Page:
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Am J Physiol Renal Physiol. 2003 Apr;284(4):F688-92. Epub 2003 Jan 14.

Role of PKC and calcium in modulation of effects of angiotensin II on sodium transport in proximal tubule.

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Department of Cellular and Molecular Physiology, Yale University School of Medicine, New Haven, Connecticut 06520-8026, USA.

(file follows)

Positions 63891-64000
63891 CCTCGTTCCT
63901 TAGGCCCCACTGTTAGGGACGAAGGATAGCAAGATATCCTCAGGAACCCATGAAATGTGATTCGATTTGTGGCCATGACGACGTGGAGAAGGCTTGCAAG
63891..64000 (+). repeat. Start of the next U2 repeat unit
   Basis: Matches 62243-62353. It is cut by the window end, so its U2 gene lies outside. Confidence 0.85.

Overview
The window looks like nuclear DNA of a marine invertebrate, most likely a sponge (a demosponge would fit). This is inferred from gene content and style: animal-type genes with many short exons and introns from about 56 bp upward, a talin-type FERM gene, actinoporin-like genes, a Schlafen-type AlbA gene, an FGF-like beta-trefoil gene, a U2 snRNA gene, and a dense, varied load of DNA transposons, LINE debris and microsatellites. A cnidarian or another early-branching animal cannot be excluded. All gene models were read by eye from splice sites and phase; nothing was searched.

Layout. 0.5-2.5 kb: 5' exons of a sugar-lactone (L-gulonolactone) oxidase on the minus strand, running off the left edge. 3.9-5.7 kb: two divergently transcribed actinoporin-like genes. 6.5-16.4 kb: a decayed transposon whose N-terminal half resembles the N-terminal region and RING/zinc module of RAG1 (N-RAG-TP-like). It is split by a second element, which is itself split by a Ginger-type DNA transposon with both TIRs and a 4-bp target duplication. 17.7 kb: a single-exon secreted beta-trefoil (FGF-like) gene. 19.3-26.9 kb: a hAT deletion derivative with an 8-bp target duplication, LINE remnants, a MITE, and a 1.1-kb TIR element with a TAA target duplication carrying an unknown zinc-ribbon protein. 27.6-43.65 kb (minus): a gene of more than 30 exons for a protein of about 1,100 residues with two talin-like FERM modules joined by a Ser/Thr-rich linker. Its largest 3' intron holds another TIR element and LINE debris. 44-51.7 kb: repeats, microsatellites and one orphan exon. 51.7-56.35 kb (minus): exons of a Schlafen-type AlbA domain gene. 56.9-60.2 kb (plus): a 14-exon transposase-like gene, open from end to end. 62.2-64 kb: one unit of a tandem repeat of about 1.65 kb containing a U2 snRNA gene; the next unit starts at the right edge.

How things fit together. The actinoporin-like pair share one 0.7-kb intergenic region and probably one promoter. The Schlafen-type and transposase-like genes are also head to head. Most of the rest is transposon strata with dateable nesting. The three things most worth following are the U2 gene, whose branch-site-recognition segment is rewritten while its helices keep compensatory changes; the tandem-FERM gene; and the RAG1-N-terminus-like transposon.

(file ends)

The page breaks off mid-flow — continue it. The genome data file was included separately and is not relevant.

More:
It has been well documented that low concentrations of ANG II (10(-11) to 10(-10) M) stimulate, whereas high concentrations of ANG II (10(-8) to 10(-5) M) inhibit Na(+) transport in proximal tubules of rat and rabbit kidneys. Measured ANG II concentration in proximal tubular fluid is in the nanomolar range. In the present study, we investigated the role of PKC, intracellular Ca(2+), and cAMP in modulating the effects of luminal ANG II on Na(+) absorption by microperfusion techniques in rabbit superficial segment of proximal tubules in vitro. We confirmed that ANG II (10(-9) M) had no change on fluid absorption (J(v)); however, fluid absorption increased significantly when 10(-9) M ANG II and 3,4,5-trimethoxybenzoic acid-8-(diethylamino)octyl ester (TMB-8), a blocker of intracellular calcium mobilization, were added together. In contrast, ANG II significantly decreased J(v) when PKC was inhibited. When 10(-9) M ANG II was present together with 1-(5-isoquinolinesulfonyl)-2-mehtylpiperazine and TMB-8, no significant change of J(v) occurred. Inhibition of endogenous cAMP activity by a PKA inhibitor did not change either basal or ANG II-stimulated fluid absorption. Our results indicate that ANG II regulates Na(+) absorption by a cAMP-independent mechanism and that PKC and intracellular calcium both play a critical role in modulating the effects of physiological concentration of ANG II on proximal tubule transport. Balance between these two cytosolic messengers modulates the effects of ANG II on fluid absorption in the proximal tubule.

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